There’s been an active and instructive comment thread in Rob’s post below (which I largely agree with). I think Rob and his interlocutors were often talking past each other, but I think a particular point of Rob’s (in comments) leads to an important thought experiment for progressive Democrats and allies who are frustrated with the apparent inability or unwillingness of Democratic leadership to take steps to end the war:
I disagree with the assessment that denouncing the Democratic Party in general, and Reid and Pelosi in particular is a sensible way of characterizing the situation.
This strikes me as one of Rob’s most important points here. Let’s do a thought experiment–assume that before they began to push for the initial timetable/benchmark funding package, R/P knew that while they might be able to cobble together a bare majority willing to pass some version of this bill, they also knew that they probably couldn’t sustain that majority in the face of a Bush veto. It seems perfectly plausible to me that they likely had this knowledge.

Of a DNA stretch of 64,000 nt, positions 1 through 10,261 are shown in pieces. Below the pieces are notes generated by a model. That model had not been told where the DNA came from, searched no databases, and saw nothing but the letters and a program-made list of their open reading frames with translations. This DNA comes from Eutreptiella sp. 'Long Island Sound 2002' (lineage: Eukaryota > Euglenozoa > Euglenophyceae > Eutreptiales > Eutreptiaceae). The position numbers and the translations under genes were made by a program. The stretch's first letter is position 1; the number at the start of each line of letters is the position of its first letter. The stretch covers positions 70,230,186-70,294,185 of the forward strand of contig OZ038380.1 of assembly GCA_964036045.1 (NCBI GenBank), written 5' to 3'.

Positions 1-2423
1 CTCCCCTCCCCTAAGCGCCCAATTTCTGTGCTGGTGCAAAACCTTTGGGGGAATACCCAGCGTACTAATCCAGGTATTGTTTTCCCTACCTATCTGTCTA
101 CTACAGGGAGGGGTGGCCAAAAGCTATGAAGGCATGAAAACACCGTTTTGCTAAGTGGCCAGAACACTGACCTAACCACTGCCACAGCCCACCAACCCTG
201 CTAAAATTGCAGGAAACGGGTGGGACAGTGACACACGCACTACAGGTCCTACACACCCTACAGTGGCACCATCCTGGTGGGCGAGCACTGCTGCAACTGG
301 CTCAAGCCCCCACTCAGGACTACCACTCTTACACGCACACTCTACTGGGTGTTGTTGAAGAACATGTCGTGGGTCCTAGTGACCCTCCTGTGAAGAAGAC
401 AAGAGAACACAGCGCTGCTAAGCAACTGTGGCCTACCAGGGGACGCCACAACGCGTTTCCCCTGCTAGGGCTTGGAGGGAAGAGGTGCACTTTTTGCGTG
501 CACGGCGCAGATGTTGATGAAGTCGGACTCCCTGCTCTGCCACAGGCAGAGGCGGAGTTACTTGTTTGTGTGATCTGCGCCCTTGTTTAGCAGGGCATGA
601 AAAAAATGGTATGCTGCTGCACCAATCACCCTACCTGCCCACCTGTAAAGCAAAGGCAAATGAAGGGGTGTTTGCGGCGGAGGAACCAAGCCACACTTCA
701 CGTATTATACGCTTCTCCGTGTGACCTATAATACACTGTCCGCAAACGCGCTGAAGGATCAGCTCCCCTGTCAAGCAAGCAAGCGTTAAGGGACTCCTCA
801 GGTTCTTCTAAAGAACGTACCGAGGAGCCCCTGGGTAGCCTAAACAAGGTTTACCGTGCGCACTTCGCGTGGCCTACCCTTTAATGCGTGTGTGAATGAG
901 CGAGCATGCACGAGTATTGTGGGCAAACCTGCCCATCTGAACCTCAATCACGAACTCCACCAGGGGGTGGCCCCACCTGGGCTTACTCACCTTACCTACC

Now, for those condemning the Democrats in general or congressional leadership in particular for commiting a political blunder, it’s important to explain what you think Reid and Pelosi should have done. How many of you seriously think you wouldn’t have been critical of Reid and Pelosi had they not bothered to try to put together a serious funding? It’s hard for me to see us giving them a collective pass for not even bothering to try.
Our media environment is such that Democrats are going to be portrayed as weak, craven and unprincipled by our national political press no matter what they do. It seems obvious to me that we do ourselves no favors when adopting positions that require we vigorously condemn our party no matter what path they take. If there’s some politically brilliant and feasible third path the Democratic leadership should have taken, I’d love to hear it, but it’s not at all obvious to me that such a path exists.